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Museum of Classical Archaeology Databases

Nike of Samothrace

Hellenistic embodiment of victory.

The winged goddess of Victory (Nike) overlooked the Sanctuary of the Great Gods on the Aegean island of Samothrace. Shortly after its discovery a pedestal in the form of a ship’s prow was found; it is likely that the sculpture, with the strong wind blowing through her garments, commemorated a naval victory. Part of her right hand was discovered in 1950.

The time at which she was discovered was the height of the power of European empires. This, combined with the theatrical pose and the melodrama, makes the Nike a favourite model for modern day victory motifs. The figure on the bonnet of a Rolls Royce is perhaps the best-known example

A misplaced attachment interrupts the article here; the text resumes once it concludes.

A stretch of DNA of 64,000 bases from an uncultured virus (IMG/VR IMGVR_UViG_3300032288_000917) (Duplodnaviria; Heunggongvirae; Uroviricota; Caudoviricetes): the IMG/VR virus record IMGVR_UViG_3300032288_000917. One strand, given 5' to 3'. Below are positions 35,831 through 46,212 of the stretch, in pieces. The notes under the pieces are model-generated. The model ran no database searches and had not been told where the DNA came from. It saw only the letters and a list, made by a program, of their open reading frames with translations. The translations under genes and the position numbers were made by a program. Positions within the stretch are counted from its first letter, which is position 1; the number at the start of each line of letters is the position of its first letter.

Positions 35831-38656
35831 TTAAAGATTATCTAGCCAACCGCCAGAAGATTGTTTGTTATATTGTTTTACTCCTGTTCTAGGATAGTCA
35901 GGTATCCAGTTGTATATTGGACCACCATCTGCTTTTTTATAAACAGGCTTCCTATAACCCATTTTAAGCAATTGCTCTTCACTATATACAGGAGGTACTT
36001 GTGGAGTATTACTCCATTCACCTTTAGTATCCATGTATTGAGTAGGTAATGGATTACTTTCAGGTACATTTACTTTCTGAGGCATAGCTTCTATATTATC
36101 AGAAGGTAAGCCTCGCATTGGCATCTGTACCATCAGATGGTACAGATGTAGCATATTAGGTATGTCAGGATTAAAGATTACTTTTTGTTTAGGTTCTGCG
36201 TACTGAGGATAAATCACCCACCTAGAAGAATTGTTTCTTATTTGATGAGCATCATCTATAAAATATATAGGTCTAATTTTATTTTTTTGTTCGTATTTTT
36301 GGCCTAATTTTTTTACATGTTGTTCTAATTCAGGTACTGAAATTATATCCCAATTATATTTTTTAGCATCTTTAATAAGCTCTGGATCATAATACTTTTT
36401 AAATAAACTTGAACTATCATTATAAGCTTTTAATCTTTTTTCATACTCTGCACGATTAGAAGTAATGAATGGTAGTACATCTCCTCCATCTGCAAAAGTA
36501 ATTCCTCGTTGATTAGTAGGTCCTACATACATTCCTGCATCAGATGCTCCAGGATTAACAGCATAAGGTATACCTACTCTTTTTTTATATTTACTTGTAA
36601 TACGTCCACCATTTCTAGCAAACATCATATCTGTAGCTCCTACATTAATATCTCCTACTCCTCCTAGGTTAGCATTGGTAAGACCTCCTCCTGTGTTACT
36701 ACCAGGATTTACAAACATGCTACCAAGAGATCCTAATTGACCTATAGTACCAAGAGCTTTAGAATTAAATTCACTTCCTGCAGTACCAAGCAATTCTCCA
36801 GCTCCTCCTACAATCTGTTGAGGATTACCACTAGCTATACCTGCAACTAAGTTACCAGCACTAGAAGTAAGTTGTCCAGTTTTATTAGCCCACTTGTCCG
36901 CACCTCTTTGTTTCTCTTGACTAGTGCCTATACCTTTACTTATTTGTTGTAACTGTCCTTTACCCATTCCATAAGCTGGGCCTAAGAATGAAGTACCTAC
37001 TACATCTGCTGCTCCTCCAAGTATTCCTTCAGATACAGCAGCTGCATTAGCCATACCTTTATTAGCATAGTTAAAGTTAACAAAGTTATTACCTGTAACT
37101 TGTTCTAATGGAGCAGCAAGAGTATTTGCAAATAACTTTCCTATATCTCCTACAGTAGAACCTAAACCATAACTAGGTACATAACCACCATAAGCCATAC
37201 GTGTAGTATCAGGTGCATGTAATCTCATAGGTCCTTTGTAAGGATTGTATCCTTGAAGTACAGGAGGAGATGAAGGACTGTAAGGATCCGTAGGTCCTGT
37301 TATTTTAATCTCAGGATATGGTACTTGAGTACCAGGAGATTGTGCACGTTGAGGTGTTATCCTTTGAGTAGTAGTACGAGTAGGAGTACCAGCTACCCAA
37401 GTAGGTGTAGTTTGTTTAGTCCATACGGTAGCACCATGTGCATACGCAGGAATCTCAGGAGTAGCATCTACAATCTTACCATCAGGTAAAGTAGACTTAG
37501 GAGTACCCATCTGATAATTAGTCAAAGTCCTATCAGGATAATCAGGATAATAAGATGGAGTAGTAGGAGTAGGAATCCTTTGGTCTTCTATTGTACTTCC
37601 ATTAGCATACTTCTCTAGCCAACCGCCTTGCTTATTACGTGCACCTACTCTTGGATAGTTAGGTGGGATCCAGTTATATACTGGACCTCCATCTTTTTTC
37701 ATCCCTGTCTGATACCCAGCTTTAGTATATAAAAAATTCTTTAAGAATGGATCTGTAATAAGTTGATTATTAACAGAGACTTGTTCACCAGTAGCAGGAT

Marble from Lartos near Rhodes
Location of Original: 

Paris, Louvre 2369


Purchased in 1884 from the Louvre’s casting service


Lippold: Griechische Plastik, 360 (n.13), pl. 126.4
Lehmann: Hesperia XXI (1952), 20
Encyclopédie Photographique de l’Art; Musée de Louvre III, 219
Walston: Catalogue of Casts in the Museum of Classical Archaeology (1889), 73, no.350
Pollitt: Art in the Hellenistic Age, 113, pl. 117
Knell: Die Nike von Samothrake
Mark, in Regional Schools in Hellenistic Sculpture (ed. Palagia & Coulson), 157

c.200 BCE

Found on Samothrace in 1863

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